On Sept. 14, Kanye West tweeted, “I’m not putting no more music out till I’m done with my contract with Sony and Universal,” and what proceeded to follow for the next 10 days was a string of trending tweets, contract voids and a rush of communication with the music industry’s top executives from partners like Viventi, Bollore and Universal Music Group in a declaration of war for the master recordings of his music. West, known aside from his legendary career as a rapper, producer and fashion designer as a controversial public figure, never lets the foot off the brake in makingsure everyone is listening when he has something to say. He let the world know that Sony and Universal were not allowing him to acquire or purchase back the master recordings to his music, and through his personal struggle gaining his own rights back, he has started a push for change in the industry to allow all artists to have transparency in their contracts and gain their own masters back.
Many of West’s early tweets did not gain much traction due to their confusing nature, but the peak of the attention came when West uploaded a video of himself urinating on one of his 21 Grammy Awards, a tweet that has gained over 750,000 likes and nearly 30,000,000 views on the platform. He also breached all 10 of his existing contracts by leaking them page by page over nearly 100 tweets. This sounds crazy and abnormal; however, due to West’s position as a well-respected icon, billionaire company owner and a part of the lineage of artists taking their legal battles public, these cries for freedom from his contracts might not seem that odd.
The fight for music rights, masters and publishing is one that a majority of music fans are unaware of. It’s a complicated business that ultimately comes down to the licensing of music by publishers to stores, company commercials and usages in TV Shows, movies and trailers. Every time you hear your favorite song at one of these places, someone is paying for it. Not only that, but the artists themselves are rarely the ones profiting. Why? Because in many cases when an artist signs a contract, they are signing off the rights to their music as a means of getting more money upfront through contract advances and the royalties off of physical, digital and streaming sales. Ever since the dawn of the pop music industry, artists have been taken advantage of by these major labels and publishers. Many, artists are not originally educated in music business or law, may not have the best lawyers and are unaware of what exactly they are signing off on, which allows anyone to easily slide in a critical mandate in the fine print hidden in the middle of a contract.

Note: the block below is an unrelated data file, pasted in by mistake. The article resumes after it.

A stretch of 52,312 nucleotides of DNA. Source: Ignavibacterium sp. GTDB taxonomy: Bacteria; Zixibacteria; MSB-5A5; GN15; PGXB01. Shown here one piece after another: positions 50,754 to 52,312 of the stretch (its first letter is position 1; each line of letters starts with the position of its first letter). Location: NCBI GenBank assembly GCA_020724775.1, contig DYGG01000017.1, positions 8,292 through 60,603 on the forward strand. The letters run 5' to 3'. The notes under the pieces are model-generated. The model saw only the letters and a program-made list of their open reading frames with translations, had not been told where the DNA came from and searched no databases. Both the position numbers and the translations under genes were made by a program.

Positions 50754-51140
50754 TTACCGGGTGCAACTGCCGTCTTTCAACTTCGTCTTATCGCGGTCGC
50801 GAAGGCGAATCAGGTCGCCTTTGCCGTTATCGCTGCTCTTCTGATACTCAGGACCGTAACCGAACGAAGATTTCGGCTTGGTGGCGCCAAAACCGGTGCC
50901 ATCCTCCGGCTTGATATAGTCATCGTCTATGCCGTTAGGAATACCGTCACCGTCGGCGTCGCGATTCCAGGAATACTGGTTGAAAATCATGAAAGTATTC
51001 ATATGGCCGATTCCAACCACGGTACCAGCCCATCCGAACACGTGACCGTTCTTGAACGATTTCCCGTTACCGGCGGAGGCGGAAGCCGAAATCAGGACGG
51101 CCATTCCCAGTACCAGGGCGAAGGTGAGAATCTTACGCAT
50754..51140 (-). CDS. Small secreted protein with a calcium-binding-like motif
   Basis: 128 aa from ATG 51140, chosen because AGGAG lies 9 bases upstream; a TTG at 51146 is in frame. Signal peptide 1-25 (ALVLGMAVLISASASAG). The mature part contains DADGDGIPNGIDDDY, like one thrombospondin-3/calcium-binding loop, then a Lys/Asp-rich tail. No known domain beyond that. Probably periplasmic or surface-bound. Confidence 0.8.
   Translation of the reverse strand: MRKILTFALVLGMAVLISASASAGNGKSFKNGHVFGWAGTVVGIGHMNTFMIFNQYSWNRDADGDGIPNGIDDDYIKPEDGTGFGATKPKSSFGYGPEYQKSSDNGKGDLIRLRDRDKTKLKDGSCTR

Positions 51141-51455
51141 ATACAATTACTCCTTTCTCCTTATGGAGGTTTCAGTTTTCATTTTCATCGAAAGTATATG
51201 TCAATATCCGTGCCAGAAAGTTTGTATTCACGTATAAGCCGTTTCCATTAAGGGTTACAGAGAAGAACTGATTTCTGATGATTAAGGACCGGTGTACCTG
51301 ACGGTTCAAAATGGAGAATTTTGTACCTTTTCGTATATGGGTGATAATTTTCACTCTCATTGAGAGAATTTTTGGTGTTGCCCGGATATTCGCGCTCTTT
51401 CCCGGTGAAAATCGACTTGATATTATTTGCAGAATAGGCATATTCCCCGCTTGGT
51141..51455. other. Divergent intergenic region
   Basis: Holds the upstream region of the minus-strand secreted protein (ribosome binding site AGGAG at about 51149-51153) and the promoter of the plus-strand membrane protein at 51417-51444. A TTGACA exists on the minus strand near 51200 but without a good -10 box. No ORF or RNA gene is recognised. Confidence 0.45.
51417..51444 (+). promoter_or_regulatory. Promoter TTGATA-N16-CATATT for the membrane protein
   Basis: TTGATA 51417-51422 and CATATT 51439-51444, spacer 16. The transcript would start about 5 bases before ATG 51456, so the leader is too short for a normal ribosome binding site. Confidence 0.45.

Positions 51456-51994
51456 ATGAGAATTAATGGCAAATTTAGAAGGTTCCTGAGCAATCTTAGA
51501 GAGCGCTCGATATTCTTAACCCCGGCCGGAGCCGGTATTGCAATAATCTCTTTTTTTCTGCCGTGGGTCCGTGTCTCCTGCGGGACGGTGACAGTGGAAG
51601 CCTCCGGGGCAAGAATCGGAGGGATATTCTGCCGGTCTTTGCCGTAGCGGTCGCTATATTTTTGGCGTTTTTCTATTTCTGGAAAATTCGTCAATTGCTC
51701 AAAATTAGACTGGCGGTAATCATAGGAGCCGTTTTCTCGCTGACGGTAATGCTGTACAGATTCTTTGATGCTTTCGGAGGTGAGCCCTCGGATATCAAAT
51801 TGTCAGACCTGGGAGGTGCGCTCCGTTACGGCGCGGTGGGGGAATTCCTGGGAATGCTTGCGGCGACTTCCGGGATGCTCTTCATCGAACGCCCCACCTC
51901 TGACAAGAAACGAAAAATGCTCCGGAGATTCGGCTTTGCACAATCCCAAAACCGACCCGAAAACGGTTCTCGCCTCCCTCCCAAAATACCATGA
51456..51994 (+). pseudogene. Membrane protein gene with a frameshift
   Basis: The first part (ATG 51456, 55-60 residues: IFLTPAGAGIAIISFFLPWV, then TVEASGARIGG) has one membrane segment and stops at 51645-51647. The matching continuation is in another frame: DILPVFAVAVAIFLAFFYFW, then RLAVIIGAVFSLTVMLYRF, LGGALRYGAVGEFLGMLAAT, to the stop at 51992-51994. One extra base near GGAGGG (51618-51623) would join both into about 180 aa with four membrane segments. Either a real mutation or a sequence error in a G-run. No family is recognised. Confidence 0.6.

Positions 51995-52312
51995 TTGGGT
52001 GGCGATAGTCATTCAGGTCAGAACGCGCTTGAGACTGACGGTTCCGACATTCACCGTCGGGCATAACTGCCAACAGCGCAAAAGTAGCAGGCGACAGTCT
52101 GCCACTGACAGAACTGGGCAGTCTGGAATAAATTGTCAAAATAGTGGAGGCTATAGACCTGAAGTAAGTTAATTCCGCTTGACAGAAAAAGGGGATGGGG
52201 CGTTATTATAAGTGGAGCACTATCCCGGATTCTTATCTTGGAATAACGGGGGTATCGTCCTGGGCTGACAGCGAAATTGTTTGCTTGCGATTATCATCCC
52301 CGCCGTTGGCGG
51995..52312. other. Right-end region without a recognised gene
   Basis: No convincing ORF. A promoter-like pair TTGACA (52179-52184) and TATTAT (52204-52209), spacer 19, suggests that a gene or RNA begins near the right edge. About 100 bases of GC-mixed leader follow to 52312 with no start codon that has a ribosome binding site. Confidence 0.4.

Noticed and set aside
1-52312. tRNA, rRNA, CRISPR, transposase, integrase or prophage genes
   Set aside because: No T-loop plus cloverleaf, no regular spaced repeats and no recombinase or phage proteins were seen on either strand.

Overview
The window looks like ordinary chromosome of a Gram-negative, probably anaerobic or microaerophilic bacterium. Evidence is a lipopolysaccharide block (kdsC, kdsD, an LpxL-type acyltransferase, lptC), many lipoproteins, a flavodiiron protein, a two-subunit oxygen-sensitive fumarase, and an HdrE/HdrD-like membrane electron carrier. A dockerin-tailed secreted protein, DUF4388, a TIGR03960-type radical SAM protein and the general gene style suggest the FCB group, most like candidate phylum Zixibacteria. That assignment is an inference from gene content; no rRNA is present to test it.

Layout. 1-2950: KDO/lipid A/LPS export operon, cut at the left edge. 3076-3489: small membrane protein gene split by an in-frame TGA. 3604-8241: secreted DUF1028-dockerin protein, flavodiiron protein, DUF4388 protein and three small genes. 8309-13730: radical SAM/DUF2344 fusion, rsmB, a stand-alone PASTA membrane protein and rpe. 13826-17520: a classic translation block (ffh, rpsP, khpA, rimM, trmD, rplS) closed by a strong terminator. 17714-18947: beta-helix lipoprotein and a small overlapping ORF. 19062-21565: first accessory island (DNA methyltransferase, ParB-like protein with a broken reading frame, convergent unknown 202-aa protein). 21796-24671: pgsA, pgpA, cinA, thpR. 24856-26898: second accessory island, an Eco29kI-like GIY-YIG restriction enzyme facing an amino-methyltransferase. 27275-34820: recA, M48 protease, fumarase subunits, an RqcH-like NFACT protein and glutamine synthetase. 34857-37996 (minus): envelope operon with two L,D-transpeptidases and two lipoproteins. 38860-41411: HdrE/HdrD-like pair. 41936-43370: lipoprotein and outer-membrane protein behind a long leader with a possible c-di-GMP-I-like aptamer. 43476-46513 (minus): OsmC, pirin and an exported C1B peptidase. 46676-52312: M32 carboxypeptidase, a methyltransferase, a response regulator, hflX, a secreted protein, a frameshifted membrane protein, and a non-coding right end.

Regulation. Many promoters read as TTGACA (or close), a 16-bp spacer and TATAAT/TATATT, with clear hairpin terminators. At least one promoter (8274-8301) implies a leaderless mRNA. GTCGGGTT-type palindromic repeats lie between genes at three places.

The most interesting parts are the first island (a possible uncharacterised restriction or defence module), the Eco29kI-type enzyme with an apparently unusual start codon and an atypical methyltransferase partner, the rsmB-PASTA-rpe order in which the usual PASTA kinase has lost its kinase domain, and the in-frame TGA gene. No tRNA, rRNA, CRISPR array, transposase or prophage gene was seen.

Explaining away West’s manic behavior would be easier if he kept his bold opinions to politics. Extreme actions like contract leaks and urinating on Grammy Awardsdemonstrate that West is taking this issue seriously. Universal has reasons to sue him for tons of money, major award shows are likely to blacklist him for disrespect, and he is likely in the midst of making his lawyer’s life much harder, but none of that matters to West. If it takes that to educate millions of fans about the cause and draw public attention to the actions of his record label, then it was worth it. It’s clear West hopes that the next generation of artists does not to have to fight the same battles. His situation isn’t the only in history, and the fact that this keeps happening to musicians is surely a sign that something must change, even if it takes radical action.
A still frame of the video West posted of himself urinating on one of his Grammy awards (Photo courtesy of @kidbuu on Instagram)
Notable fights for music masters include the late Prince, who was a stepping stone to the privileged position West is in currently. The iconic star spent years battling Warner Bros Publishing, going as far as to change his name to an unpronounceable symbol representing “love” and writing the word “slave” on his face as a showcase of the injustices he faced in gaining his rights back. Throughout all of this, Prince also advocated for other artists, only to fall on deaf ears without the support of his peers.
More recently, pop star manager Scooter Braun, who manages major acts like Justin Bieber and Ariana Grande, assisted in the purchase of Big Machine Label Group for $300M, a company that owns the masters for Taylor Swift’s music. Despite her push to buy back her recordings, she was ultimately denied, and in order to gain some ownership back she would have to re-record the entirety of her catalog as brand new releases.
West has a point, primarily because of his unionized approach to the cause. If all artists could work together rather than fight these battles individually, they’d be much better off. Interestingly enough, West might be the only person capable of leading this movement, given his charisma, notability and drive. Even through his outbursts, he has continued to draw interest from top executives at these companies for phone calls and meetings, as well as seemingly avoiding repercussions for his actions. He’s already wealthy enough to force a purchase back for his rights in court, so he has nothing to lose. So far, West has shown progress by announcing his work alongside Vivendi to create a Y Combinator for the music industry, which would force contract transparency and guarantee signees know exactly what goes where. This strategy was developed and used successfully at companies like AirBnb and Dropbox. For the first time in awhile, West’s wild side has been led with direction and hopefully more progress will be made.